Geography of Andorra
|Geographic coordinates||42°30′N 1°30′E / 42.500°N 1.500°E|
121.4 hectares (1.214 km2)
|Coastline||0 km (landlocked)|
|Land boundaries||118 km|
|Countries bordered||Spain 63 km |
France 55 km
|Highest point||Coma Pedrosa, 2,946 m|
|Lowest point||Riu Runer, 840 m|
|Longest river||Gran Valira|
|Largest inland body of water||Lake Juclar (23 ha)|
|Land use||arable land: 5.5% |
permanent crops: 0%
permanent pasture 37.9%
other: 22.6% (2011)
|Irrigated land 0 km2|
|Climate:||temperate; snowy, cold winters and warm, dry summers|
|Terrain:||rugged mountains and narrow valleys|
|Natural resources||hydropower, mineral water, timber, iron ore, lead|
|Environmental issues||deforestation, overgrazing of meadows, air pollution, waste disposal|
Andorra is a small, landlocked country in southwestern Europe, located in the eastern Pyrenees mountain range and bordered by Spain and France. With an area of 468 km², it is the sixth smallest country in Europe and also the largest of the European microstates.
Andorra consists predominantly of rugged mountains, the highest being the Coma Pedrosa at 2,942 metres (9,652 ft), and the average elevation of Andorra is 1,996 metres (6,549 ft). These are dissected by three narrow valleys in a Y shape that combine into one as the main stream, the Gran Valira river, leaves the country for Spain (at Andorra's lowest point of 840 m or 2,756 ft).
Andorra's climate is similar to that of its neighbours' temperate climates, but its higher elevation means there is, on average, more snow in winter, lower humidity, and it is slightly cooler in summer. There are, on average, 300 days per year of sunshine.
Phytogeographically, Andorra belongs to the Atlantic European province of the Circumboreal Region within the Boreal Kingdom. According to the WWF, the territory of Andorra belongs to the ecoregion of Pyrenees conifer and mixed forests.
Landslides and avalanches are the main natural hazards. There are frequent earthquakes below Richter magnitude 2. There is no historical record of any damaging earthquakes in Andorra, but the Andorran government has studied the possibility of a future one.
The highest mountain is Coma Pedrosa, which rises to 2,942 m (9,652 ft) in the northwest of Andorra near the French and Spanish borders.
Along the border with France, from west to east, the highest mountains are Pic de Médécourbe (2,914 m or 9,560 ft), which is the western tripoint international boundary of Andorra, France, and Spain, Pic de Cataperdis (2,805 m or 9,203 ft) and Pic de Tristaina (2,878 m or 9,442 ft), Pic de Font Blanca (2,903 m or 9,524 ft) in the northwest; Pic de Siguer (2,903 m or 9,524 ft), Pic de la Serrera (2,914 m or 9,560 ft) and Pic d'Anrodat (2,730 m or 8,957 ft) in the north; and Pic de Noé (2,737 m or 8,980 ft), Pic de la Cabaneta (2,818 m or 9,245 ft) and Roc Mélé (2,811 m or 9,222 ft) in the east.
Along the border with Spain, from west to east, the highest mountains are Pic de Médécourbe (2,914 m or 9,560 ft), Pic de Coma Pedrosa (2,942 m or 9,652 ft), Port de Cabús (2,301 m or 7,549 ft) and Pic dels Llacs (2,692 m or 8,832 ft) in the west; Pic Negre (2,665 m or 8,743 ft), Torre dels Soldats (2,761 m or 9,058 ft), and Pic de la Portelleta (2,905 m or 9,531 ft) in the south.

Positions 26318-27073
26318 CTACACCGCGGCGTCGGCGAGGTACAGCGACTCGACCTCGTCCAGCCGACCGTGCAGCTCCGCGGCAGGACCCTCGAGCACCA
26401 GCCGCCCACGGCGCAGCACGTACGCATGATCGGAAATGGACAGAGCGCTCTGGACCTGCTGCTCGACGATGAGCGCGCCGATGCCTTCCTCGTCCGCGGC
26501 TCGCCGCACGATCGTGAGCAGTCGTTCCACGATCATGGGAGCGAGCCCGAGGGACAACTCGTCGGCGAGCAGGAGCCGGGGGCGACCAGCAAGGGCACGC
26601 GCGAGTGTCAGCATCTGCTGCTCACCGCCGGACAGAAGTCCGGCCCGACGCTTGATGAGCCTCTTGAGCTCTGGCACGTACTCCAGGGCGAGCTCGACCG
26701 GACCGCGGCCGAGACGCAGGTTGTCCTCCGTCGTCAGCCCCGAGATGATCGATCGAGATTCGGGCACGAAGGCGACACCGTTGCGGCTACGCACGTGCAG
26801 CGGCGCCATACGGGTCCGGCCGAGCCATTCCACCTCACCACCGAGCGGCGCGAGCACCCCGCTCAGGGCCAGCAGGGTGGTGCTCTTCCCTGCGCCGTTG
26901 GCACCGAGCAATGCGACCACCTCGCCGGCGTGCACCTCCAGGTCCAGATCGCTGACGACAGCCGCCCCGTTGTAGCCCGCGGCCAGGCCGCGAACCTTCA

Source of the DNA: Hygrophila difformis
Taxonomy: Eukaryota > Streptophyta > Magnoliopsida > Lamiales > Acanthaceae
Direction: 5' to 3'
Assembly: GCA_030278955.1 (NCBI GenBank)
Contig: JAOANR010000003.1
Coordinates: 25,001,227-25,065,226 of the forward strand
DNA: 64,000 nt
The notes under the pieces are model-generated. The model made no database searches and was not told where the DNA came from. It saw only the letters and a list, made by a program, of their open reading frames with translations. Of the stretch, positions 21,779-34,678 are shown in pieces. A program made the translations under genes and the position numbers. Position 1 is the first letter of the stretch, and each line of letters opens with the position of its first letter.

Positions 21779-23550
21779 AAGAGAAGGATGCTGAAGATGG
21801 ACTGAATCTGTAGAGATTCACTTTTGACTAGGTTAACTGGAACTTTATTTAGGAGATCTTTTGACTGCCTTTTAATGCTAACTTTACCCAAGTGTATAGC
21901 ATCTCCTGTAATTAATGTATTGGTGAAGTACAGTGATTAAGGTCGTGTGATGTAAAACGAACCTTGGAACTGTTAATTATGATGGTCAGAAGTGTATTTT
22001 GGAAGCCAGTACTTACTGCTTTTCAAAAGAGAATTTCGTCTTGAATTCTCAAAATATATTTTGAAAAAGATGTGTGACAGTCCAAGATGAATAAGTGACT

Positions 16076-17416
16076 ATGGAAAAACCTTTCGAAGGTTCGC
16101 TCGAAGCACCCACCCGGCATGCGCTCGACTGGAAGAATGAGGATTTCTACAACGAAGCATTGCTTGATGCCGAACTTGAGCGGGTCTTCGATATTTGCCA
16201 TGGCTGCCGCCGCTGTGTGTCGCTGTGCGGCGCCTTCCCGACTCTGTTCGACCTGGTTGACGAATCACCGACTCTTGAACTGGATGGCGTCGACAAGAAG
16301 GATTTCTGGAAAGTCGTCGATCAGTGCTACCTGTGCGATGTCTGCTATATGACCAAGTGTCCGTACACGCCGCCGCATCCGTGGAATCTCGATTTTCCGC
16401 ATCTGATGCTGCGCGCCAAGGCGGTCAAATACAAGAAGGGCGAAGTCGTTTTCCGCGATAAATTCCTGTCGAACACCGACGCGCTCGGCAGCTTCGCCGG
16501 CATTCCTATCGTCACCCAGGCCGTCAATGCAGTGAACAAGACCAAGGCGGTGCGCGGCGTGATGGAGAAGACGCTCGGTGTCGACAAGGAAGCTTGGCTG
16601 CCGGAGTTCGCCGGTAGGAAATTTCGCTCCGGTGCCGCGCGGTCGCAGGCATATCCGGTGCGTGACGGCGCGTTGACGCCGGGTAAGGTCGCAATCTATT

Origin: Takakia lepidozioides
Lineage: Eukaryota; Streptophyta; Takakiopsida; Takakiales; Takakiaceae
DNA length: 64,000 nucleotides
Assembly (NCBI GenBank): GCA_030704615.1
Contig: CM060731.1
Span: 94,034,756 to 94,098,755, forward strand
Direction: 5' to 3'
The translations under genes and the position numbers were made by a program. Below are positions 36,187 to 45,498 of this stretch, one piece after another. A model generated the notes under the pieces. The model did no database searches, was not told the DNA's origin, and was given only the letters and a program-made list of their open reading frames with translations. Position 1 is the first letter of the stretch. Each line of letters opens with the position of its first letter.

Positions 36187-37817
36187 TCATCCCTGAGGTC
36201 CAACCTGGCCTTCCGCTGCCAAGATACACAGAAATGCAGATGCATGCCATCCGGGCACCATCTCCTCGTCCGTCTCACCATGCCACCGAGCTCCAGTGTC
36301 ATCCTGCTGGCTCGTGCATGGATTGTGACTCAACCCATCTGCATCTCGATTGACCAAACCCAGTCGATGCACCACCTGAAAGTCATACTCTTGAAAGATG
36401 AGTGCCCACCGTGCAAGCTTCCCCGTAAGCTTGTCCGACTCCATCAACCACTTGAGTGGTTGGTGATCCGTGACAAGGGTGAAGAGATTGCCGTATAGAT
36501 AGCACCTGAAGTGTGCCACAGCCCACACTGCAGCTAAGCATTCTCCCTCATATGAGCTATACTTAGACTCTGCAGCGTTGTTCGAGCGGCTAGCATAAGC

In the east, near where the borders of the two countries meet, lies Pic d’Envalira (2,825 m or 9,268 ft) and Pic dels Pessons (2,865 m or 9,400 ft). A lake, Estany de l'Estanyó, and a mountain, Pic de l’Estanyó (2,915 m or 9,564 ft) lie just east of El Serrat and are accessible only by hiking trail.
Lakes and rivers
Andorra is drained almost entirely by a single basin whose main river, the Gran Valira, exits the country in the south near the Spain–Andorra road border crossing. There are two main tributaries and six smaller open basins. These basins gave the name by which the region was traditionally known, The Valleys (Les Valls).
The Valira del Nord is the northwest tributary, flowing from near El Serrat through the settlements of Les Salines, Arans, La Cortinada, Sornàs, Ordino, and La Massana — where it meets the Tristaina River — and eventually through Les Escaldes where it meets the Valira d'Orient forming the Gran Valira.
The Valira d'Orient is the northeast tributary, flowing from near Grau Roig through Soldeu, Canillo, Encamp, and Les Escaldes where it meets the Madriu River and then the Valira del Nord, becoming the Gran Valira.
There are also several much smaller drainage basins that span Andorra's borders with France and Spain. The most notable of these is the Pic de Maià basin whose main river, the Sant Josep, flows easterly out of the country into France and is a tributary of the Ariège River.
The climate in Andorra varies greatly with elevation. The valleys have a climate that is similar to the temperate climate of Andorra's neighbours, but because of the higher elevation, winters tend to be more severe, the humidity lower, and summers slightly cooler. Regions above the Alpine tree line at about 2,100–2,400 m (6,890–7,874 ft) have an alpine climate and alpine tundra. Snow completely covers the northern valleys for several months. There are, on average, 300 days per year of sunshine. Average daily peak insolation varies from 1150 W/m2 in June to 280 W/m2 in December.
The average annual temperature varies from 11 °C (52 °F) in Sant Julià de Lòria in the south, to 8 °C (46 °F) in La Massana in the centre, and to 2 °C (36 °F) in Arcalis in the north. The average daily high and low temperatures in Escaldes-Engordany are, respectively, 28 °C (82 °F) and 15 °C (59 °F) in July, and 11 °C (52 °F) and −2 °C (28 °F) in January.